An imbalance between different immune cells, among them T-cells and inflammatory cells, has been proposed to be part of the disease process in type 1 diabetes (T1D), celiac disease and allergy. T-cells and inflammatory cells exert their actions through cytokines and chemokines, and the secretion of those can be used to describe the cell milieu during an immune response.
This study included seventy-two children, diagnosed with T1D, celiac disease, allergy, or a combination of two of these diseases and compared to reference children. The study aimed to evaluate the secretion of 27 different cytokines and chemokines in cell culture supernatant after in vitro stimulation with disease-associated antigens (birch, gluten, insulin) detected by Luminex technique.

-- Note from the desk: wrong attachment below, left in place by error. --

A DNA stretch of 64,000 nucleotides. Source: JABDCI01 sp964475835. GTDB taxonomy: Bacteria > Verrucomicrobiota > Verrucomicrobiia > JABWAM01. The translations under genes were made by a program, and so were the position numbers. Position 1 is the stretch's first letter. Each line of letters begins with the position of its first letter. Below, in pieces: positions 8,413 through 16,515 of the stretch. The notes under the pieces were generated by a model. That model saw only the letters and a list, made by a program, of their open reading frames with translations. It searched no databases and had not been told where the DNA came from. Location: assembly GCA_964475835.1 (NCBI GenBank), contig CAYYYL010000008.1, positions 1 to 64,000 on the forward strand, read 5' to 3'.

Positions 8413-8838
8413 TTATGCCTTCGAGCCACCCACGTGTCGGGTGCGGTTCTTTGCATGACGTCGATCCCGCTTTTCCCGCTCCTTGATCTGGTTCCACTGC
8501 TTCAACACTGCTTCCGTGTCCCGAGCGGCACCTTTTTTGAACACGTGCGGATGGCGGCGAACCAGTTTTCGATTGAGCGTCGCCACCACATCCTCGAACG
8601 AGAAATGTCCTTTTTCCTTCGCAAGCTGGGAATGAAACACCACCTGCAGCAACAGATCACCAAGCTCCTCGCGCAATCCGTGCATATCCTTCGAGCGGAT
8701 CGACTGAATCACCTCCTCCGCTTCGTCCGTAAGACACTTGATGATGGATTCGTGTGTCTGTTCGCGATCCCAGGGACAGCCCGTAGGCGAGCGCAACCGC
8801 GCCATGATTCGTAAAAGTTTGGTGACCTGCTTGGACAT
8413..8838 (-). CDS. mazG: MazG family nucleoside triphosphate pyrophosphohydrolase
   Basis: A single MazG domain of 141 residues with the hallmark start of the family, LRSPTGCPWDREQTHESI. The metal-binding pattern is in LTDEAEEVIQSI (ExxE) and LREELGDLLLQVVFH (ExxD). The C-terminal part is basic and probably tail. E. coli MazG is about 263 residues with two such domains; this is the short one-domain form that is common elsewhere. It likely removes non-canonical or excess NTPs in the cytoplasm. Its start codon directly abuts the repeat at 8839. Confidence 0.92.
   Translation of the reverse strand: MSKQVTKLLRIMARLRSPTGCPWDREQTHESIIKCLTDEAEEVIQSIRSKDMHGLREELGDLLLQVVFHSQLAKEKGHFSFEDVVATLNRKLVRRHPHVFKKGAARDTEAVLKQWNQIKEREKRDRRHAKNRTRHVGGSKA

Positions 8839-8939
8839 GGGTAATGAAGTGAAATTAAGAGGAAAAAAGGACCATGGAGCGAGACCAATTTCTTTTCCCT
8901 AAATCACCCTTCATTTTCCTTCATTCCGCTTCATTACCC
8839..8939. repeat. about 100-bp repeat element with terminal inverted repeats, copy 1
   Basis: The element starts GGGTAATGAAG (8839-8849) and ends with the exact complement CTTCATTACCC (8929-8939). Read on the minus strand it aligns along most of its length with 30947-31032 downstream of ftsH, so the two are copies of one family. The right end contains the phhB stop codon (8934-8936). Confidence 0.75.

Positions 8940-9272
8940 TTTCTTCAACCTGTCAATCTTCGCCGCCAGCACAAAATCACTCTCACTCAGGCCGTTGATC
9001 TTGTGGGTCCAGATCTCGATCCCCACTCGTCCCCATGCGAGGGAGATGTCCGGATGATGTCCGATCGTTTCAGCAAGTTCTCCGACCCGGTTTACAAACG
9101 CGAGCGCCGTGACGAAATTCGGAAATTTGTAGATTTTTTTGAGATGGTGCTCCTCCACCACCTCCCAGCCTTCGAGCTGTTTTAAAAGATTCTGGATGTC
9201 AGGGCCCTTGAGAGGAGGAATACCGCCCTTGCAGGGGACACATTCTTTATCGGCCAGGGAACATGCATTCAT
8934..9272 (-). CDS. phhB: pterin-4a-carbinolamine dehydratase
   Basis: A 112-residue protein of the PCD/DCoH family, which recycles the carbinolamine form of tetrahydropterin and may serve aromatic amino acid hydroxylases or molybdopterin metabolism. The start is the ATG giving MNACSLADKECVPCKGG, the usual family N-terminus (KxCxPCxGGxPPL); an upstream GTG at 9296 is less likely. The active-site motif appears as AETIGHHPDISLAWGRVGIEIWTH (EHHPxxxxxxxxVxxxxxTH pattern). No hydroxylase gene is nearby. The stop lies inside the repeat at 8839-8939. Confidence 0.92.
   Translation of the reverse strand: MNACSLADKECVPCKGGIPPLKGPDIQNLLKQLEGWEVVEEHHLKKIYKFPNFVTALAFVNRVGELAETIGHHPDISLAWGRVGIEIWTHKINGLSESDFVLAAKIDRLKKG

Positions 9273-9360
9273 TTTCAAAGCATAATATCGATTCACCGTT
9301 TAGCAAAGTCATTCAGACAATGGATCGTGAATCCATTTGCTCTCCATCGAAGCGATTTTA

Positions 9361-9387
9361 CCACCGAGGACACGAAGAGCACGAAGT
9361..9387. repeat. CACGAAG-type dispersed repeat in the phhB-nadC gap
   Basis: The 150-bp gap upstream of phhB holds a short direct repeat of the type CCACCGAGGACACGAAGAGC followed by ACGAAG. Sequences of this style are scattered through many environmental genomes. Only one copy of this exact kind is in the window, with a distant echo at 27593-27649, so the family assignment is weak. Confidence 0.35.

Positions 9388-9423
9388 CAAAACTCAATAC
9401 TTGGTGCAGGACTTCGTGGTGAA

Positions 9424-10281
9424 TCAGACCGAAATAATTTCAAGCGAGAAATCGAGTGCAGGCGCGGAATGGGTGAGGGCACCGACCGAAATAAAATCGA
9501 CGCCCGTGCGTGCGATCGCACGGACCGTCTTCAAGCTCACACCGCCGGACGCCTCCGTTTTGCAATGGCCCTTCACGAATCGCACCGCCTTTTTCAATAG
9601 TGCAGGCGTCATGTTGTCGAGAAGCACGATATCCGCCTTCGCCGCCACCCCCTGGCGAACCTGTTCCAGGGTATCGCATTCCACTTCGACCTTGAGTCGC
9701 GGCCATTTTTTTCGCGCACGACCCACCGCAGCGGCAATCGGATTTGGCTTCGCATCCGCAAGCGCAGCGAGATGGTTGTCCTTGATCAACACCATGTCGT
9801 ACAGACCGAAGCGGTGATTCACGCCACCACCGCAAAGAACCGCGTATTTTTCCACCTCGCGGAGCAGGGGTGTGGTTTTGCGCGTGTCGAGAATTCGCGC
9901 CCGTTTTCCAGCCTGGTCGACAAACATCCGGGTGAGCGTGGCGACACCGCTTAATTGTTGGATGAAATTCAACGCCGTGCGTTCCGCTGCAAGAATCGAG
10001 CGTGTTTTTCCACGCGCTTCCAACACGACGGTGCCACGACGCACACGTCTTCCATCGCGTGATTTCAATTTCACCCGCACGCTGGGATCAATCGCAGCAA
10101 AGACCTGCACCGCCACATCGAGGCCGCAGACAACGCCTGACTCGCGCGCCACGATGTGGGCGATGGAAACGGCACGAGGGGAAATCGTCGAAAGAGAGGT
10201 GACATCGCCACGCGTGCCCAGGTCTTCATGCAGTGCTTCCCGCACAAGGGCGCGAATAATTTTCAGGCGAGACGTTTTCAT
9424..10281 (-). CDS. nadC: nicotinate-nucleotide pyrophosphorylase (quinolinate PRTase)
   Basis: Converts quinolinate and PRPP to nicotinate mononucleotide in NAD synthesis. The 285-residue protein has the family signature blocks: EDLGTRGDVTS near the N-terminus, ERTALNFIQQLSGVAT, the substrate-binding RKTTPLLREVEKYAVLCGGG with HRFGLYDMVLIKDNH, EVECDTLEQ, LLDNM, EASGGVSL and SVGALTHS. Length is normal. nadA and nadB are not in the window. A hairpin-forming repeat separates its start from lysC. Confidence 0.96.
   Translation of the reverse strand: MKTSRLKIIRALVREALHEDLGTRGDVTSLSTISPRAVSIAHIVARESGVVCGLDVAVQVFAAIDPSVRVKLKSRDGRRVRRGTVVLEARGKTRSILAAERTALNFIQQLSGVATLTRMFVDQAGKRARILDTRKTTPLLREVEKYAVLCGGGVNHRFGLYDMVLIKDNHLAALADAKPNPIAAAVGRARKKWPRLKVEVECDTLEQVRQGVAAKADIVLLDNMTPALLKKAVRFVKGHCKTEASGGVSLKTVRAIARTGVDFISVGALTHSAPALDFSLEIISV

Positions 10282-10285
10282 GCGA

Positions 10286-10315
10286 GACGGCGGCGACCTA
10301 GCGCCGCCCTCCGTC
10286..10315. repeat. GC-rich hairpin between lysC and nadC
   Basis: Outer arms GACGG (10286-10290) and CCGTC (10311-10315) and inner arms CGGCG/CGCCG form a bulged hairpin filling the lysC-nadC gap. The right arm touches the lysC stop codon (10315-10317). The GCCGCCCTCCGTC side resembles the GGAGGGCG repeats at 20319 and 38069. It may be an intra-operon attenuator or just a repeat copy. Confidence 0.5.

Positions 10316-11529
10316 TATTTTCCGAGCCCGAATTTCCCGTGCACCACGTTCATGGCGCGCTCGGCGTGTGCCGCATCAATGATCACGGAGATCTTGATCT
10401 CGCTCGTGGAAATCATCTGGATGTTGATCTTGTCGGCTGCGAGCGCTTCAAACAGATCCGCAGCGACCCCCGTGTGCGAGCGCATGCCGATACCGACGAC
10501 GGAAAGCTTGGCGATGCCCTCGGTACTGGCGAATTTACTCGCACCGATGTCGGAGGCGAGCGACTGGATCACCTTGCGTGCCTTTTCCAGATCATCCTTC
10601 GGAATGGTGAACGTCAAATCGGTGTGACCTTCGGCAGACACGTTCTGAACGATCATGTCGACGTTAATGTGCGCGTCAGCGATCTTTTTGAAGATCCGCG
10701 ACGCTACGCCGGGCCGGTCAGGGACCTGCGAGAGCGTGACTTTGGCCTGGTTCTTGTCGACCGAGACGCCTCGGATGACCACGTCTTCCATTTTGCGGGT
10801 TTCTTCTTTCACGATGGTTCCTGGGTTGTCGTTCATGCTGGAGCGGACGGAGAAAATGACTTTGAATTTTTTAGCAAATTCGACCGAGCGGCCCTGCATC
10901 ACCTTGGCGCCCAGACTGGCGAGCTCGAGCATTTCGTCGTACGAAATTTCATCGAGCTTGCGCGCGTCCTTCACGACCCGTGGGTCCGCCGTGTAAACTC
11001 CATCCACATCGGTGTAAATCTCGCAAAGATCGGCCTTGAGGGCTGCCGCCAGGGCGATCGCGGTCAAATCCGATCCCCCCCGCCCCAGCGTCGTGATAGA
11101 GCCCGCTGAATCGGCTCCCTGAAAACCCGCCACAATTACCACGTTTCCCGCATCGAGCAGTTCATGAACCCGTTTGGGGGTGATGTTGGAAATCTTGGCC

Combination of allergy with either T1D or celiac disease gave diverging results. Children with combination of T1D and allergy showed an increased secretion of several cytokines (IL-2, IL-4, IL-5, IL-7, IL-9, IL-10, IL-12, IL-15, IL-17 and CCL11), in comparison to almost all groups from birch stimulation. In contrast, when allergy was combined with celiac disease, the spontaneous secretion of IL-1β, IL-5, IL-6, IL-9, IL-10, IL-12 and CCL3 was decreased compared to children with T1D or allergy, as well as children with celiac disease alone, children with combination of T1D and allergy and reference children.
In conclusion, our results shed some light on the immune responses in children with common immunological diseases. Our study indicates diverging immune responses when allergy, type 1 diabetes and celiac disease coexist.